Most pit bulls need a lot of mental and physical stimulation, especially during this stage of their life. 

So schedule regular training sessions that will give them a real challenge. Pit bulls are quite smart and easy to train, so make sure to take the time to do different forms of training. From basic commands to more complex training sessions - you’ll be glad that you took the time to do this as your American pit bull terrier grows.

This is because your dog will show behavioral changes around this time - from the way it eats to the way it reacts to strangers. Its bulky stature will be imposing to those who aren’t acquainted with your dog. 

A well-behaved pit bull is much easier to accept than a fear-inspiring, aggressive dog!

Adulthood: Prime Years of Power

Your American pit bull terrier will be fully mature at two years and be in its prime for the following two or three years

Pit bulls are medium-sized dogs, so expect their adult weight to be slightly less than that of large breeds like the American Bully or Cane Corso.

A full-grown female pit bull will weigh around 30 to 60 pounds, and a male pit bull anywhere from 35 to 65 pounds. While females stand 17 to 20 inches tall at the withers, males are slightly larger and stockier, boasting 46 to 63 inches in height.

Depending on diet and exercise routine, your dog will have quite a muscular upper body, with a high concentration of visible shoulder and chest muscles. Pit bulls have a distinctive head shape, boasting a broad, flat skull and a well-defined ‘stop.’

Your pit bull's tail will be proportional to its overall length and generally be medium to long and pointed at the end.

As your dog will by now also reach its peak in physical maturity, it’s also the perfect time to spoil it with some dog clothes that make them feel loved. From matching hoodie sets to onesies made for slumber parties - you can indulge in just about anything these days with premium quality dog clothes.

Pitbull in a purple Sparkpaws coat

Sparkpaws Dog Coat

Fully grown, your pit bulls will be stocky but slender. Avoid overfeeding your pit bull or it might become obese, especially without enough daily exercise.

Senior Years

You’ll notice your pit bull calm down quite a bit during its later years. They won’t display the same energy levels as they had in their prime and thus not be up for as much physical exercise as they once did.

If you have an indoor dog, you’ll notice that they often become couch potatoes, opting to sit around and sleep the entire afternoon rather than run around the garden.

Senior dogs also lose a bit of their muscle mass. Although this isn’t anything to be too worried about, you need to keep a close eye on their feeding patterns and make sure that they still take in enough quality dog food to keep them in tip-top shape.

An aged dog will start displaying grey hairs around their muzzle at first and then also around their eyes, giving them a distinctive salt-and-pepper look.

Head Growth Stages: The Distinctive Features

As your dog grows, there are a few distinctive changes that take place, from the length of their legs to their body mass doubling every other week.

One of those distinctive changes that takes place during their lifetime is the shape and size of their heads. Here’s a closer look at the changes that you can expect your pitties head to go through during its lifetime:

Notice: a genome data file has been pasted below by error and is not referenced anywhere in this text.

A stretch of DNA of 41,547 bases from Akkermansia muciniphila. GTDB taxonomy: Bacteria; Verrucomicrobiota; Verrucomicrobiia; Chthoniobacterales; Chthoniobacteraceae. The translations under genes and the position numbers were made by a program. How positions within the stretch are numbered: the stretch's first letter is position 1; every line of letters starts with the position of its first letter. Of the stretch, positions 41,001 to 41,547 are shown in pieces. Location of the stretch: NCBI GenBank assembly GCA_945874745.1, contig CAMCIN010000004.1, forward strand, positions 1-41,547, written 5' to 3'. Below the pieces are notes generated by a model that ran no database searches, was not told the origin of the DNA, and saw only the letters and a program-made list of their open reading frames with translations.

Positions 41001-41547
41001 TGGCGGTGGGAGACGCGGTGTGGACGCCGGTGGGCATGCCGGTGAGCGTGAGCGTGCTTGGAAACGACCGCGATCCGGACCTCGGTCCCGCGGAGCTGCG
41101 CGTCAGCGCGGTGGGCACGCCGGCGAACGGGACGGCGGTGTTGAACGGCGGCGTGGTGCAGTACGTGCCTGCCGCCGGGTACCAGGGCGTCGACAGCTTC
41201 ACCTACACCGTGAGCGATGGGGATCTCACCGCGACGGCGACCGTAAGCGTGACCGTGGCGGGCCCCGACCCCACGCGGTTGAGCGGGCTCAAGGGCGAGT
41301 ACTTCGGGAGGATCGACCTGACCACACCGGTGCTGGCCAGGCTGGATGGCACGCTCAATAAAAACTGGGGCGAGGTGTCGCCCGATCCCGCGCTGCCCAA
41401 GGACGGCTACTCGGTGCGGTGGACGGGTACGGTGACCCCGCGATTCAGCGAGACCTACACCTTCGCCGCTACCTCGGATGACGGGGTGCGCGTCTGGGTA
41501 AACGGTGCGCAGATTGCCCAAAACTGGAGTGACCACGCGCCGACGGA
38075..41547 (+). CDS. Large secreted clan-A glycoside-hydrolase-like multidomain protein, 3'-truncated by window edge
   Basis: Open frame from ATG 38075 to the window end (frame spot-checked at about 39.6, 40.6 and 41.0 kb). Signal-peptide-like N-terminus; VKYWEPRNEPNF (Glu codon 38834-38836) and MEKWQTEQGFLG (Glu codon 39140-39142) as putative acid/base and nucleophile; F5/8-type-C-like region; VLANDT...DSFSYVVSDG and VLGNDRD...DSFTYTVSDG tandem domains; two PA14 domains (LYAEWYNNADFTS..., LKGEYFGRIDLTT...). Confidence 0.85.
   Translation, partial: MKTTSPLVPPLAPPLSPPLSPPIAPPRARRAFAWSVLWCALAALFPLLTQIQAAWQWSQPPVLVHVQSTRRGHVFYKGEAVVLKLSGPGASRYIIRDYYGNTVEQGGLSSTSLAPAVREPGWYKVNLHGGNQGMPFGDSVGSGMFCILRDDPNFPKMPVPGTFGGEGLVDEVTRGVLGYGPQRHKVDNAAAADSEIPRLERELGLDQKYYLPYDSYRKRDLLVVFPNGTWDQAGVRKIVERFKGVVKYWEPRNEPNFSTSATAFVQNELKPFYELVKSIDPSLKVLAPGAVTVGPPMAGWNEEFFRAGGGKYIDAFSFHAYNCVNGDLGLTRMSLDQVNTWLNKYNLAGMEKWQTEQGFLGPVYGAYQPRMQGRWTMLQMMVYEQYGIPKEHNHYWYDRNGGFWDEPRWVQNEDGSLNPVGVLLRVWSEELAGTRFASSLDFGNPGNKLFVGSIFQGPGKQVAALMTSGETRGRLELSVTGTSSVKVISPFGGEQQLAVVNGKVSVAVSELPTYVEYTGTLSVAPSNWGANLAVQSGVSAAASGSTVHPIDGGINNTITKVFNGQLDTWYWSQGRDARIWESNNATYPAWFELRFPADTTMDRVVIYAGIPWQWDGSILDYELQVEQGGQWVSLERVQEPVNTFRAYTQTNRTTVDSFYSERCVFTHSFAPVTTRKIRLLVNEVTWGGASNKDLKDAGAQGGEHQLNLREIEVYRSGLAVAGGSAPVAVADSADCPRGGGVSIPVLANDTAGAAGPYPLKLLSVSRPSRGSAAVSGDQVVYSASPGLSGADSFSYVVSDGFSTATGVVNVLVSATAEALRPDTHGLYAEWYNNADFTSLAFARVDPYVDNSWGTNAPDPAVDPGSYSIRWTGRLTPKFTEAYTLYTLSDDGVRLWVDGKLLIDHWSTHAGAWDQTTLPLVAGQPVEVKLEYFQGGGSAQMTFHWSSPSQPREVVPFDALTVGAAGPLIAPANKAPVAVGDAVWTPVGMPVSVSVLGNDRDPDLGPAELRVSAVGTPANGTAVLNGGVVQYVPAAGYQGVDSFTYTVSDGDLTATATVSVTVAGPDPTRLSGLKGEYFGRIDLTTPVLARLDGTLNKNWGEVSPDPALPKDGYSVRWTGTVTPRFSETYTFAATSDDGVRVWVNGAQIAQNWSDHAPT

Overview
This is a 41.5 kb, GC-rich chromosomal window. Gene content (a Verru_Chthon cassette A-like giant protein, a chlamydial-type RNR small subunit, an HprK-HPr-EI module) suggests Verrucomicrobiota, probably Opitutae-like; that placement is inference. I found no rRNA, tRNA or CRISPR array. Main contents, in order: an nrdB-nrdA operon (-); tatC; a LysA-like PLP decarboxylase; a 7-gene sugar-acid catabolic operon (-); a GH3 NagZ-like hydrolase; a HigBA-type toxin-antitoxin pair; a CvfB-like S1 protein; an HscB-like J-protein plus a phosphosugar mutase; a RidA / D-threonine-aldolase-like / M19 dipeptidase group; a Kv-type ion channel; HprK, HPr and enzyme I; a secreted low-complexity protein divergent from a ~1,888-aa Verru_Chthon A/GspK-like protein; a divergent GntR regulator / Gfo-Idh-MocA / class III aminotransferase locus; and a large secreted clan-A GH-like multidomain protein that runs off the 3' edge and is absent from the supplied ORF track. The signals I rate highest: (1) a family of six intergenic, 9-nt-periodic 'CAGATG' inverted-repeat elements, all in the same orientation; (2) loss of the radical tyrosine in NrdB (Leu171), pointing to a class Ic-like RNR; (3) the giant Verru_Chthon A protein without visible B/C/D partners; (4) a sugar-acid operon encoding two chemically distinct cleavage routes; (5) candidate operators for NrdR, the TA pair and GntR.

During the puppyhood stage, the skull undergoes significant development. 

Bones form and shape to accommodate the growing brain. The emergence of baby teeth also impacts the structure of the skull as the jaw and facial bones adjust to accommodate the new dentition.

Then there are the changes in Head Size and Shape.

The head grows in proportion to the rest of the body during puppyhood. You may observe a more rounded appearance as the puppy's facial features become more defined. The positioning of ears and eyes on the head may shift slightly, reflecting the overall changes in the skull structure.

Adolescence to Adulthood

As the puppy transitions to adolescence, the bones in the head solidify and fuse, establishing a more stable and mature cranial structure. 

Happy Pitbull


The muscles around the head area also develop and strengthen, contributing to a more defined and robust appearance.

Certain breed-specific characteristics also start emerging during this phase. This includes the shape of the head, muzzle length, and specific facial characteristics. However, individual variation in head shape and size may still exist based on genetic factors.

Senior Years

In the senior years, there might be a natural decline in muscle tone, including the muscles around the head. 

Regular exercise and a balanced diet can help mitigate the loss of muscle mass in the latter years of a dog's life. Visible signs of aging, such as graying of the muzzle, may also become apparent.

Senior dogs may experience dental issues, including tooth loss or gum disease, which can impact the head region. 

For this reason, regular dental care is important. Aging can also affect sensory organs in the head, leading to conditions like cataracts or hearing loss. Regular veterinary check-ups can help detect and manage these issues. 


In summary, the initial months of a Pit Bull puppy's life are marked by rapid growth and development. 

While both male and female pit bulls experience similar growth rates during these crucial months, pet parents will often note that males generally attain a larger size when fully grown. 

The eventual adult weight of a pit bull, whether male or female, is influenced by factors such as the dog's diet and exercise routines during their adolescence.

Ensuring responsible care and understanding the impact of these elements on a pit bull puppy's development contribute not only to their overall health but also to the determination of the dog's adult weight and size. 

Ready to support your Pit Bull through every stage of life?

Ensure their comfort and control with a specially designed no-pull dog harness. Check out the collection at SparkPaws.com and give your furry friend the best care they deserve.